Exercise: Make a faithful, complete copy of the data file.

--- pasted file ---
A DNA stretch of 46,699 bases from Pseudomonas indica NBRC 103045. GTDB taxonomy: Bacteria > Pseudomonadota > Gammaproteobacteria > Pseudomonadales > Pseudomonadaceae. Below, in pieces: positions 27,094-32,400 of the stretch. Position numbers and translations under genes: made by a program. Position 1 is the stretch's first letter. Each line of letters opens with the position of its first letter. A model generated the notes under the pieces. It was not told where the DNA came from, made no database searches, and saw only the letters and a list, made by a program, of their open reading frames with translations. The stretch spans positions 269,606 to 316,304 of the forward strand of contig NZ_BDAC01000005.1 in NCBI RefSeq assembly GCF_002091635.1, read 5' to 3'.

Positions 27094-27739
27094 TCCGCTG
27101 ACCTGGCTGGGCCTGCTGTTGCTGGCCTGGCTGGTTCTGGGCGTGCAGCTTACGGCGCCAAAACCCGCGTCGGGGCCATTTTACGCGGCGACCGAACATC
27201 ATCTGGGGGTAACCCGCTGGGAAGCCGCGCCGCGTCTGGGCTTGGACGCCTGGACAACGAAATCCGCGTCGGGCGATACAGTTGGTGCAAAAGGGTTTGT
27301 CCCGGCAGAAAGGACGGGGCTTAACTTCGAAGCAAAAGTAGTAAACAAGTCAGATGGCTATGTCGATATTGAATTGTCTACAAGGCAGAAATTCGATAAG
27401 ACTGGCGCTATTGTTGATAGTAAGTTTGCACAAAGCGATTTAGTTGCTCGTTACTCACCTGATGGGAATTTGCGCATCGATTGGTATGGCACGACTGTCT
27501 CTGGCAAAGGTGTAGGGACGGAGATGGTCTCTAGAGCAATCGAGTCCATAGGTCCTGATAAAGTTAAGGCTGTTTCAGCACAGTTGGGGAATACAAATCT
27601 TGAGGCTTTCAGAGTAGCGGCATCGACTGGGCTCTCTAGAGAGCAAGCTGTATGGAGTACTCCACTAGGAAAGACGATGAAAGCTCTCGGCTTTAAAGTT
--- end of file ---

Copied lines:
A DNA stretch of 46,699 bases from Pseudomonas indica NBRC 103045. GTDB taxonomy: Bacteria > Pseudomonadota > Gammaproteobacteria > Pseudomonadales > Pseudomonadaceae. Below, in pieces: positions 27,094-32,400 of the stretch. Position numbers and translations under genes: made by a program. Position 1 is the stretch's first letter. Each line of letters opens with the position of its first letter. A model generated the notes under the pieces. It was not told where the DNA came from, made no database searches, and saw only the letters and a list, made by a program, of their open reading frames with translations. The stretch spans positions 269,606 to 316,304 of the forward strand of contig NZ_BDAC01000005.1 in NCBI RefSeq assembly GCF_002091635.1, read 5' to 3'.

Positions 27094-27739
27094 TCCGCTG
27101 ACCTGGCTGGGCCTGCTGTTGCTGGCCTGGCTGGTTCTGGGCGTGCAGCTTACGGCGCCAAAACCCGCGTCGGGGCCATTTTACGCGGCGACCGAACATC
27201 ATCTGGGGGTAACCCGCTGGGAAGCCGCGCCGCGTCTGGGCTTGGACGCCTGGACAACGAAATCCGCGTCGGGCGATACAGTTGGTGCAAAAGGGTTTGT
27301 CCCGGCAGAAAGGACGGGGCTTAACTTCGAAGCAAAAGTAGTAAACAAGTCAGATGGCTATGTCGATATTGAATTGTCTACAAGGCAGAAATTCGATAAG
27401 ACTGGCGCTATTGTTGATAGTAAGTTTGCACAAAGCGATTTAGTTGCTCGTTACTCACCTGATGGGAATTTGCGCATCGATTGGTATGGCACGACTGTCT
27501 CTGGCAAAGGTGTAGGGACGGAGATGGTCTCTAGAGCAATCGAGTCCATAGGTCCTGATAAAGTTAAGGCTGTTTCAGCACAGTTGGGGAATACAAATCT
27601 TGAGGCTTTCAGAGTAGCGGCATCGACTGGGCTCTCTAGAGAGCAAGCTGTATGGAGTACTCCACTAGGAAAGACGATGAAAGCTCTCGGCTTTAAAGTT